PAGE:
It ought to come as no surprise that the cultural commonalities shared between the US and its northern neighbor, Canada, account for a similar sensibility as far as the musical mantra is concerned. That’s all the more obvious when listening to the three-piece Canadian bluegrass band that goes by the unlikely name, Chopped Liver. One might theorize where that connotation came from, but it’s best left to singer/guitarist Andrew Ivens to offer his insight into its unusual origins.
“We’ve all done a lot of music jobbing,” Ivens explains. “However, wallpaper music sucks, and it’s no way to make art. As a result, the name came from our experiences in some not-so-great musical situations, and us feeling like, well, we were chopped liver. Next thing you know, we’re all meeting up in a sweaty basement playing How Mountain Girls Can Love, and Chopped Liver was born. We’ve all been chopped liver before, but now we’re officially Chopped Liver!”
That said, it’s somewhat ironic that the three men were never bound to any one specific musical genre, as was the case with any number of other musicians. “We all grew up in really diverse musical communities,” singer and banjo player Victor Vrankulj insists. “It’s these varied backgrounds that give us a different perspective on harmony, tone, composition, timing, and improvisation.”
Having come to bluegrass from different directions, their music reflects a certain spontaneity. “Andrew had a piano teacher who introduced him to Doc Watson pretty early on,” Vrankulj recalls. “Later in life, he went the Grateful Dead route. Adam and I were jazz players first, and so we were always interested in the improvising side of bluegrass. All three of us have spent time in orchestras, big bands, rock bands, pit bands, and jazz combos. One thing those genres all have in common is an emphasis on good time-playing and a community sound above an individual sound…rolling on G, C, and D chords, while singing three-part harmony.”
Vrankulj says that the trio — which consists of Ivens, himself and his brother Adam who plays bass and contributes vocals — often imbue their songs with historical references. That’s evident in their latest album — and their second so far — D.B. Cooper. “It also includes a few songs about struggle and labour conflicts,” he suggests, citing songs such as Overpass, Strike, and Springhill as the more obvious examples. The trio also references famous individuals, including the infamous and elusive robber D.B. Cooper, who lends his name to the album title. In addition, the songs explore nature and the problem of climate change, as with two tracks in particular, Down To The Hollow and Black Clouds Rising.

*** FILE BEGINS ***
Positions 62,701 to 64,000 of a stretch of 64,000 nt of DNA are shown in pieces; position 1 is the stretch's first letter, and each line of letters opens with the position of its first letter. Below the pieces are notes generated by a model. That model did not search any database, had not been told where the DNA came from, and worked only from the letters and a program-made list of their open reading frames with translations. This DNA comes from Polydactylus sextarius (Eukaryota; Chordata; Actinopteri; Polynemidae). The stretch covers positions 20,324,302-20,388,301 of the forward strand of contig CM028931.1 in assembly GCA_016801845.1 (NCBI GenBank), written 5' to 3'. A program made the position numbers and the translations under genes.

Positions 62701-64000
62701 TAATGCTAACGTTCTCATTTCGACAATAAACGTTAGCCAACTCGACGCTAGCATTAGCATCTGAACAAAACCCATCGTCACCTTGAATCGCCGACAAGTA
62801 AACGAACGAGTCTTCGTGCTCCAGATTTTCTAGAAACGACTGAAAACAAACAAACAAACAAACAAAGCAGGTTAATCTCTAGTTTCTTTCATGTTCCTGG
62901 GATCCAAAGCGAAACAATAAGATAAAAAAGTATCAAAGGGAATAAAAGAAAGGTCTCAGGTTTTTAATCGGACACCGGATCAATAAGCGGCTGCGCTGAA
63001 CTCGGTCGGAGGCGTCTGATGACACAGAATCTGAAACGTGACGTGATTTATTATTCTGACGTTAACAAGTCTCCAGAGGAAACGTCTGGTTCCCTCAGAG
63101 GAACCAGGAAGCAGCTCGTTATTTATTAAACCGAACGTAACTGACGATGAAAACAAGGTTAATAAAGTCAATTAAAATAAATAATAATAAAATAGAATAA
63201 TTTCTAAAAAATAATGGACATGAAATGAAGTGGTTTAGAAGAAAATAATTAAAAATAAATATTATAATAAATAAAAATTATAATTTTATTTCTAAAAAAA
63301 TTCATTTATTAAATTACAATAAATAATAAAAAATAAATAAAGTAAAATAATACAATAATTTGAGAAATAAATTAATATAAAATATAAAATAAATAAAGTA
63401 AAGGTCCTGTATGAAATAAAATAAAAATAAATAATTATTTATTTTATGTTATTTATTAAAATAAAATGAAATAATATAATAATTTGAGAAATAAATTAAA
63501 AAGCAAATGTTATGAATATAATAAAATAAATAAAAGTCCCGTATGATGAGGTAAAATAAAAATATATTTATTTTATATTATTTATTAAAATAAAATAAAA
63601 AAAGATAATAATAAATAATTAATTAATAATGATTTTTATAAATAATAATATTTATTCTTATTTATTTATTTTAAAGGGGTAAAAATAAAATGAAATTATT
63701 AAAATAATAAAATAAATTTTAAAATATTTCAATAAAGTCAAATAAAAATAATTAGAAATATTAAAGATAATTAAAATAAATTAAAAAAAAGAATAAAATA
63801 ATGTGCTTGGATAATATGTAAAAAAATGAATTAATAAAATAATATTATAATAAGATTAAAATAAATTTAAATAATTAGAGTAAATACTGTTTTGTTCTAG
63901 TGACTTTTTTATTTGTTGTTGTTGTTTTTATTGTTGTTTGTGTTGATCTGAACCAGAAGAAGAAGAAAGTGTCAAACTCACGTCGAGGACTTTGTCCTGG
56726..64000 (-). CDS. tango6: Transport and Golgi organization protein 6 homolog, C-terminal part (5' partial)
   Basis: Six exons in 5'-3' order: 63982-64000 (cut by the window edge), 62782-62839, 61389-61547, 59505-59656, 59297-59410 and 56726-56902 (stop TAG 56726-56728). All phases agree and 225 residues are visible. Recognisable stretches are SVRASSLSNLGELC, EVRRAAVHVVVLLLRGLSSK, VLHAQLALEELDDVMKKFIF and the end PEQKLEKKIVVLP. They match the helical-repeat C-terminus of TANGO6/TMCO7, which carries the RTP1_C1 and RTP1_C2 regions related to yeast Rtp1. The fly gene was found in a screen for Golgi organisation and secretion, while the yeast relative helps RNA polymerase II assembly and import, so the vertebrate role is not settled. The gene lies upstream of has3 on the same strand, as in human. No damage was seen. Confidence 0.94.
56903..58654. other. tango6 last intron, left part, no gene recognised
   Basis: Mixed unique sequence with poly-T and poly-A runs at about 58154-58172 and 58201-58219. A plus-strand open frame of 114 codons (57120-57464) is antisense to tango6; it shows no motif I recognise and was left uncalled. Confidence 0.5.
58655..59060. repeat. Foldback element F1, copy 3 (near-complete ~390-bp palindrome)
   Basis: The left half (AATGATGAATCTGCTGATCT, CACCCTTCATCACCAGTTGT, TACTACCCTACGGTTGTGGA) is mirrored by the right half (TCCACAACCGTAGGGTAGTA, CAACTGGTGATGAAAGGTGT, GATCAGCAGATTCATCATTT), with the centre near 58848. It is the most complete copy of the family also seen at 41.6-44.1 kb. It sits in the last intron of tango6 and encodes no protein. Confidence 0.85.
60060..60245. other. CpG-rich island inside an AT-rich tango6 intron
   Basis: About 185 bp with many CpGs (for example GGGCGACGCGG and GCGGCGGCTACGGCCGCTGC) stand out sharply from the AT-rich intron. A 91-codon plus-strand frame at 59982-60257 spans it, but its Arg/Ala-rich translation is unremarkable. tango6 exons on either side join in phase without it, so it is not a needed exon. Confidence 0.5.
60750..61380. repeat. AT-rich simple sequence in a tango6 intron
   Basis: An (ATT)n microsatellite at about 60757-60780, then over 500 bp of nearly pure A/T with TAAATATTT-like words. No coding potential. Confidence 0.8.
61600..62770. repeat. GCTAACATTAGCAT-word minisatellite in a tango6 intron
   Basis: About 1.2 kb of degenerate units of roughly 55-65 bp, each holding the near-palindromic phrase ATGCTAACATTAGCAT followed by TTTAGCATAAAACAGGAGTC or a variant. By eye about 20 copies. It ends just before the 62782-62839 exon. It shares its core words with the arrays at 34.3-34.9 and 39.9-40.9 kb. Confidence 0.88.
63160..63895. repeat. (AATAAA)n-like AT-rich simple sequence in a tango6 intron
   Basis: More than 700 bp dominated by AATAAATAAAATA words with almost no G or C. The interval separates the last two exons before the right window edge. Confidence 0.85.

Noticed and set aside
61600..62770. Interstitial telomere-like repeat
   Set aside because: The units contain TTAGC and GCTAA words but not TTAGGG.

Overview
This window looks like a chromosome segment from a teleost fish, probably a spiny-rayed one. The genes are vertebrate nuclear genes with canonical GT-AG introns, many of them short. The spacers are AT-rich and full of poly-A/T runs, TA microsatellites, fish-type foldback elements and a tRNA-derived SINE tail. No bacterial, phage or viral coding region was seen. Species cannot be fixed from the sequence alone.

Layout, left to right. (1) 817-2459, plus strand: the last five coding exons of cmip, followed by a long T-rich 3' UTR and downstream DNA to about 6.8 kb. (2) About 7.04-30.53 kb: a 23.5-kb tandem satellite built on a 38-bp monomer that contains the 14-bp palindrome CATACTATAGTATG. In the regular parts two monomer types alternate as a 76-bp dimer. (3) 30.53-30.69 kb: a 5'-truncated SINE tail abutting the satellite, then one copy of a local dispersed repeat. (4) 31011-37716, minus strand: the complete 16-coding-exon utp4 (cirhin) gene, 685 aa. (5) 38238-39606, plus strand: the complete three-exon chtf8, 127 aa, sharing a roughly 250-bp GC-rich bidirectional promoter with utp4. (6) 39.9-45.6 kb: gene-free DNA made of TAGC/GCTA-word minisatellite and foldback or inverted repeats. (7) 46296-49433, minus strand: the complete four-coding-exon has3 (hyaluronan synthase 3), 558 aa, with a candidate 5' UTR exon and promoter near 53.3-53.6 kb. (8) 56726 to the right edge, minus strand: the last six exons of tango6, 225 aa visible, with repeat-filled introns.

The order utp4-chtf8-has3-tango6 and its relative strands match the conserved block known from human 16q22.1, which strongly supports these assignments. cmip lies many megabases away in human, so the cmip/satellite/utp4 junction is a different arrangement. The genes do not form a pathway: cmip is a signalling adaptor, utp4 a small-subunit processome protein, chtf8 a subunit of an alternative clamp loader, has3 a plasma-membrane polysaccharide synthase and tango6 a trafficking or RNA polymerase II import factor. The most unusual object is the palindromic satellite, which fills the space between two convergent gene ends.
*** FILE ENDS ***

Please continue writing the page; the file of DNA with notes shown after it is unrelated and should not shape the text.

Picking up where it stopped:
“One of the biggest things that drew us to bluegrass in the first place was the emphasis on telling the stories of struggling individuals,” Vrankulj notes. “That is a huge thing for us, and one that always inspires a lot of what we do.”
It’s not surprising then that the new album features some well-known covers — John Hartford’s classic Gentle on My Mind, the Mel Tillis cowrite, Matterhorn and an age-old standard, I Know You Rider, in particular. “What really appeals to us aside from the element of storytelling, is the structure of the composition,” Vrankulj continues, while also expressing satisfaction with what transpired. “We feel like it fits in with the modern bluegrass aesthetic that we really love. Because we come from jazz backgrounds, a song like Gentle On My Mind becomes a great platform for improvisation, as well as a rich source for harmonic expansion.”
To date, Chopped Liver have mostly focused on performing in and around their native Ontario, and various venues within the province. They had a cross-Canadian tour readied for last summer, but those plans were short-circuited by the pandemic. Nevertheless, the audiences they have played for have always been enthusiastic.
“It feels like a lot of folks don’t really know what bluegrass is until they hear it,” Adam suggests. “Yet, there’s so much momentum in that space right now that the tide is definitely turning. To give people a push in the right direction, we also play a few pop/rock covers at our live shows.”
“I think there are certainly some parallels between bluegrass and some maritime fiddle stuff, but that really isn’t our world here in southern Ontario,” Victor muses. “On occasion, Americans will listen to our album and say that it sounds very ‘Canadian’ in both the way we sing and in the energy we bring to the music. We’re not exactly sure what that means, but we get that comment a lot and when we do, it makes us laugh.”
Then again, he finds that bluegrass has a universal appeal that also helps break down the boundaries.
“What’s not to love?” he asks more or less rhetorically. “Once people are given the chance to experience the drive, energy, and beauty of bluegrass, I think it’s an easy sell. I think a lot of people hear the word ‘bluegrass,’ and start thinking that it’s akin to typical country music. However once they really know, they know. It’s definitely an exciting time to be making this music, and we’re certainly thrilled to bring our way of doing things to a few more ears.”